Peaked Hill Bars Life-Saving Station.
Near the site now occupied by the Margo-Gelb Shack, the U.S. Life-Saving Service built the Peaked Hill Bars Life-Saving Station in 1872. After it was decommissioned in 1914, Sam Lewisohn, a leading art collector in New York, acquired it for Mabel Dodge, an art patron whose Greenwich Village home was an important salon. She spent time here with the painter Maurice Sterne, whom she later married. James O’Neill bought the station in 1919 as a wedding present for his son, Eugene, and daughter-in-law, Agnes Boulton. In six summers here, O’Neill wrote Anna Christie, The Emperor Jones, and The Hairy Ape. The critic Edmund Wilson and the writer Hazel Hawthorne Werner took turns renting it from 1927 through 1930, when Eugene O’Neill deeded it to his son. Months later, in January 1931, the steadily eroding dune cliff undermined the station. It dropped over the edge at a crazy angle and floated out to sea.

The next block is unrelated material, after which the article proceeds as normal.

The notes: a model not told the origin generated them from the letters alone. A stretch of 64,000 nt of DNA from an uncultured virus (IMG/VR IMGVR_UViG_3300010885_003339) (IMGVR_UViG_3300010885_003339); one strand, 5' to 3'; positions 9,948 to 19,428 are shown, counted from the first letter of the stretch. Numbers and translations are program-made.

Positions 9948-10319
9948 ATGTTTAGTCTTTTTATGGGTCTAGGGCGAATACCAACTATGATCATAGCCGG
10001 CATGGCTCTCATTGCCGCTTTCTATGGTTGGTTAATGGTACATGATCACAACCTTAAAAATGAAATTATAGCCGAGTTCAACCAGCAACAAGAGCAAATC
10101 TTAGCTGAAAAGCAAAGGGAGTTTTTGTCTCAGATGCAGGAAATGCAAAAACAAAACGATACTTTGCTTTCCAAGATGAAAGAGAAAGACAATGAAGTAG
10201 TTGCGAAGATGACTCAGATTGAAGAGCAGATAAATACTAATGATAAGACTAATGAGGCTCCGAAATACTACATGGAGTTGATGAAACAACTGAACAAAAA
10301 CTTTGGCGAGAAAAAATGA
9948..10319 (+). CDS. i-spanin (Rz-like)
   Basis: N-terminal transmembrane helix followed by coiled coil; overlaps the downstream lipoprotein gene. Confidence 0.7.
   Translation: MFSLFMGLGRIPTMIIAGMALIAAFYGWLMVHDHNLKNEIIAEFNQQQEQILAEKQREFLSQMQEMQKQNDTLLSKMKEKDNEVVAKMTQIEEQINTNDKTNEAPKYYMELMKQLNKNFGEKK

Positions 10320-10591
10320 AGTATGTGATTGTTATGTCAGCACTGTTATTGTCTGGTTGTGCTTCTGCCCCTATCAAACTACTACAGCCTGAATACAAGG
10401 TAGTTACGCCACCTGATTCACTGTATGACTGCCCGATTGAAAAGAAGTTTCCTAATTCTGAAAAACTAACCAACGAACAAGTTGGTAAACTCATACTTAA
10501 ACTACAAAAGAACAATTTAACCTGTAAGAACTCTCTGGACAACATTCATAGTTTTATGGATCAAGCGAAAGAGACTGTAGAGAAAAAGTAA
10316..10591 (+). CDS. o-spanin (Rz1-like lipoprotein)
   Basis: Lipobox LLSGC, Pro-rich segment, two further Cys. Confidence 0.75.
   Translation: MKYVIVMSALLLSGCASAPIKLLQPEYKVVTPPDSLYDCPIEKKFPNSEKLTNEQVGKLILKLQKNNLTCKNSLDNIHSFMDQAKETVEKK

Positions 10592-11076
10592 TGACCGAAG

¶ Adapted from Building Provincetown (2015). ¶ Image courtesy of the Provincetown History Preservation Project, Dowd Collection, Page 916. (Scrapbooks of Althea Boxell, Book 4, Page 91.)